Digital transformation is not only rewiring technology but it’s also causing shifts in how innovation is perceived, as the traditional model of innovation is often described as tired and expired. Large businesses are no longer ignoring this fact. Companies interested in remaining competitive and investing in new businesses recognise innovation needs to extend what their R&D groups can deliver, including leveraging external start-ups, those with the audacity and naivety to shake up entire industries and formulate new products from ideas that companies haven’t even contemplated.
Companies struggle to keep up with the rapid acceleration of enterprise digital technologies. More is being invented at a faster rate, but internal teams are increasingly challenged to deliver products at the same pace, quality and scalability as fast-moving start-ups. Big 18-month product cycles are increasingly outdated when networked solutions and improvements are continuously delivered to users. The acceleration of mobile technology and propagation of cloud computing have lowered the barriers for start-ups enabling creation of new categories of products and services, with the effect of unseating incumbents. Everything digital is becoming liquefied and being pushed to the Cloud, be it internal, external, or both. Traditional vendors want to compete, but much like their traditional enterprise customers, they are challenged to anticipate change, execute quickly, and remain competitive.
Welcome to the post-idea box world: A place where companies are no longer just contemplating ideas and disruptive innovation. In the digital space, if a company cannot shepherd an idea from conceptualisation to product at start-up speed, then it’s time to look to incubation and acceleration. While incubation can be both internal and external, the former is more difficult to properly implement as questions may arise about the initiative’s alignment with the company’s core business, and also a resistance to exploring adjacencies to the core business.
Challenges to innovation have changed so radically that it now requires a level of talent and culture that isn’t ingrained in most corporations. Enterprises are gradually modifying how they think, work and interact across their entire value-chain. This is the digitisation of the enterprise.
We all learn from entrepreneurs and their propensity to change the status quo. It’s about being software- and data-centric, resulting in a more elastic innovation, and allowing rapid real-world experimentation and pivots.
This begs the larger question: Is your company being proactive? Will your company embrace compelling adjacencies to the core business—like how Amazon monetised its cloud infrastructure as a service—or will it continue to iterate on past successes? What is needed is to be proactive precisely about bridging with the imperceptible innovations that will change the games and create new ones. These do not come from traditional companies—none of them came up with a Google, Facebook, Amazon or WhatsApp.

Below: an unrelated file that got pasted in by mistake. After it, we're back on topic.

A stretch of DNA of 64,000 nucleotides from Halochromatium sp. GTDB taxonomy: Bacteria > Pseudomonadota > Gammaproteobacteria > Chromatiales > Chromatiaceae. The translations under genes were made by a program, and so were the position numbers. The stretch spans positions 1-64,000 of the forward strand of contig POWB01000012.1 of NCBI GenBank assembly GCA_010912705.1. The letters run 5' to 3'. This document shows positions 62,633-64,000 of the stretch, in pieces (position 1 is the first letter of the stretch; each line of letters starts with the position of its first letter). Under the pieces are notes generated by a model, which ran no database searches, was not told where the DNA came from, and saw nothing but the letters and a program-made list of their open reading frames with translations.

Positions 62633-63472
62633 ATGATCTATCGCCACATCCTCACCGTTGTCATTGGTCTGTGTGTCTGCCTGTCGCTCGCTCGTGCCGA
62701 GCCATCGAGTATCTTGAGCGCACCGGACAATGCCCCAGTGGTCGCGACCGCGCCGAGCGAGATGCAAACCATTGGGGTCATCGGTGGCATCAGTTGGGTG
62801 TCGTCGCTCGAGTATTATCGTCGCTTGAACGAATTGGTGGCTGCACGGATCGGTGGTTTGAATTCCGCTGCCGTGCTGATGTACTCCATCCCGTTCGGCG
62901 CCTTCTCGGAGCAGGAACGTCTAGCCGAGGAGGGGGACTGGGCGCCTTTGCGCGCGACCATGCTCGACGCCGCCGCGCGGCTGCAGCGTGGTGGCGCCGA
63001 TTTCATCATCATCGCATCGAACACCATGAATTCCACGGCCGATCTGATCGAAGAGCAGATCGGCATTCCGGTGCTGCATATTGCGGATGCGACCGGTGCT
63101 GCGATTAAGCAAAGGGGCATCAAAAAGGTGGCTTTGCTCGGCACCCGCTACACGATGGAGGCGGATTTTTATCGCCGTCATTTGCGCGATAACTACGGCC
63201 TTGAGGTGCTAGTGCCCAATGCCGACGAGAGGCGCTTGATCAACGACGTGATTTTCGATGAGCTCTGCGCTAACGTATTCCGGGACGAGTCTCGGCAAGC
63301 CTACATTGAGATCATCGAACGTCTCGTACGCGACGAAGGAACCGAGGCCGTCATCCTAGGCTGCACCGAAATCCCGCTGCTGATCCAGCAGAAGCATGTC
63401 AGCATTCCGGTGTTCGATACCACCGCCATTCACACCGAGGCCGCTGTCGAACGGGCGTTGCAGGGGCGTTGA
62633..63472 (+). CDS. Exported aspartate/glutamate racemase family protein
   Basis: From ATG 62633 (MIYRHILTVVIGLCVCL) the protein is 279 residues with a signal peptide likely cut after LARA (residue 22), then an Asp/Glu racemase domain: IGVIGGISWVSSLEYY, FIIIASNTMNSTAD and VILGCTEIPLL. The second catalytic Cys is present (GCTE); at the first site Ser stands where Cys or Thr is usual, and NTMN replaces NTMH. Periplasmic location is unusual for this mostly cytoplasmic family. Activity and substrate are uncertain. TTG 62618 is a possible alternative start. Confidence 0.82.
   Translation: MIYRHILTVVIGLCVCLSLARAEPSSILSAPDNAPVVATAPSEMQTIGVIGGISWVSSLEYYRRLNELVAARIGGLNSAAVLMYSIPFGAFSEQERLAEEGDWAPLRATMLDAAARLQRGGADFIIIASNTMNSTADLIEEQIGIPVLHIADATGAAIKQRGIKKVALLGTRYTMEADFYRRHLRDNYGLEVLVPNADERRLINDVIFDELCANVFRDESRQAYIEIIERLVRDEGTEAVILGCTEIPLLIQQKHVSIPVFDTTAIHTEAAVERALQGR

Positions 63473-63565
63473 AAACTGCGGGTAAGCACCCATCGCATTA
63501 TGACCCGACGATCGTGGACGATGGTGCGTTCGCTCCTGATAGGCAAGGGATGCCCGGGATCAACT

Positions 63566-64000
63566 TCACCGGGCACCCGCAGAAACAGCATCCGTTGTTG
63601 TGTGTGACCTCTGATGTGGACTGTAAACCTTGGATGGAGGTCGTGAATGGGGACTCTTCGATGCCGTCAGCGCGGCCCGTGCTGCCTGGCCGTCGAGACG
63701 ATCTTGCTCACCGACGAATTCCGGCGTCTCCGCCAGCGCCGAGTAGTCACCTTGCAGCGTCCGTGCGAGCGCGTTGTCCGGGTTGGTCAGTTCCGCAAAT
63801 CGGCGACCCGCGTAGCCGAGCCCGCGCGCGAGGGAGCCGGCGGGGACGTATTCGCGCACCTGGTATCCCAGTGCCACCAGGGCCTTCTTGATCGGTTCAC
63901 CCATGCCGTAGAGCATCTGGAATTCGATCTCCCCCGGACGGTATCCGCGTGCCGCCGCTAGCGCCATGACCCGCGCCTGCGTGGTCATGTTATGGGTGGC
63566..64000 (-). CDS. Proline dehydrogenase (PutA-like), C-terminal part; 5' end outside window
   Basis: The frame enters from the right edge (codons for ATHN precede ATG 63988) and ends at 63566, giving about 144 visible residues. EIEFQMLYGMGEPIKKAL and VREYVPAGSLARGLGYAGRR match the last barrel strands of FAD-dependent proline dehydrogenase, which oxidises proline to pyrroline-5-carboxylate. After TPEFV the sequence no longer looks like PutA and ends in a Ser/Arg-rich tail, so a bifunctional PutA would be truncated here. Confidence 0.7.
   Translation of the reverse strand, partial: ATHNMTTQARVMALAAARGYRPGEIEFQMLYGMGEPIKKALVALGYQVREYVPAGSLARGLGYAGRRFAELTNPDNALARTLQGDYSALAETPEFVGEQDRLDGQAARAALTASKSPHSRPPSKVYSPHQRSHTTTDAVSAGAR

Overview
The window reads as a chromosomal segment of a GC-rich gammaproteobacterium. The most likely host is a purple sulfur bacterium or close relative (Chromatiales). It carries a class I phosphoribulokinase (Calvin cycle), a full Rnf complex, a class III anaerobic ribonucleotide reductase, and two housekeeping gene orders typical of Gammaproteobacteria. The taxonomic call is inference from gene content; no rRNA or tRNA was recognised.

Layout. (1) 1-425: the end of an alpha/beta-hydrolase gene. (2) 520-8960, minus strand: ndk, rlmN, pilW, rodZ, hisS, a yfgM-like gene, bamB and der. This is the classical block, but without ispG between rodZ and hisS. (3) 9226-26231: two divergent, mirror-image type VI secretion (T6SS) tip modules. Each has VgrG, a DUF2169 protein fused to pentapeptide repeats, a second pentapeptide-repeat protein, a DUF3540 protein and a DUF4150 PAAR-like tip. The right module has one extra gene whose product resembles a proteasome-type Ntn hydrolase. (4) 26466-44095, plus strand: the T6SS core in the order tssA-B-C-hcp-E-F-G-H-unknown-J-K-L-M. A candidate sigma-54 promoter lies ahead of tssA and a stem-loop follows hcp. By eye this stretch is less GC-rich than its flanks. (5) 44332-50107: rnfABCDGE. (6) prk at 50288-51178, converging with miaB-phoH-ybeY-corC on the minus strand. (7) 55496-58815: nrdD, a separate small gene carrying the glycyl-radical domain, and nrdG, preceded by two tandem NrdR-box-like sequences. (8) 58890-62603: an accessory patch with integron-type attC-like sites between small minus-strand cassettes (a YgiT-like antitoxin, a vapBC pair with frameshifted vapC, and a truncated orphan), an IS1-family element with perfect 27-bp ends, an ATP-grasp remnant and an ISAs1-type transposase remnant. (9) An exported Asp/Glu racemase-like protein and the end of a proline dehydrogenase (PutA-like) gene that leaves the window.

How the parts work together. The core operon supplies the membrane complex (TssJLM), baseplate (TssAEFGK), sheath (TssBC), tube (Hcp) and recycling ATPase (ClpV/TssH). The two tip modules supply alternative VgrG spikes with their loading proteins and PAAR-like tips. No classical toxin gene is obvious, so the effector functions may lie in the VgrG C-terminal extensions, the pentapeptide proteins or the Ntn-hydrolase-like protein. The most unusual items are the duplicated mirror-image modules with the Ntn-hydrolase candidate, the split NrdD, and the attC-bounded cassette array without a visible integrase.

With incubation and acceleration, companies turn to digital entrepreneurs to safely explore new channels of innovation that may threaten the core business but could open entirely new opportunities. They may facilitate the creation of new services, businesses or products that executives might not have thought viable. Notably, it isn’t solely about acquisition. Collaborating with start-ups, supporting their innovations and working closely with the founders encourages an ecosystem of relationships that can gradually transform the sponsor company’s culture and invigorate it with new ideas.
Entrepreneurs inspire us and bring clarity as they tend to helpfully oversimplify the complexity that companies get bogged down in and expect as if it were destiny. Start-ups are able to rapidly innovate and demonstrate adoption at scale of new technologies They can also innovate permission-less outside the constraints of the enterprise like compliance and compatibility with the existing.
Our Orange Fab accelerator, which just entered its fourth season, helps us keep up with the latest initiatives emerging from the Silicon Valley and the larger tech ecosystem. This was the right way to create an accelerator where we’d apply these principles to ourselves and not only connect with start-ups, but host, coach and introduce them to decision-makers at Orange. We’ve generated high-level interest from numerous sectors asking the question: “How can we follow the same pattern and should we create our own accelerator?” This is why we created Fab Force, a collaboration of global brands working with the Silicon Valley to stay ahead of the curve.
Enterprises are innovative when realising that it’s not so much about making the technology work for them, but more about transforming themselves to adapt to the changing landscape. Compelling programmes can attract the right entrepreneurs to your business, and incubating and accelerating their innovations can enable greater agility and foresight while feeding a larger network of collaborators committed to your success.
It is the march of history. The entire economy is being digitised and it’s good news for all players involved, both established and new. There are tremendous opportunities in a bright future ahead.
By Georges Nahon
Georges Nahon is the CEO of Orange Silicon Valley, a fully-owned subsidiary of Orange, the Paris-based telecommunications operator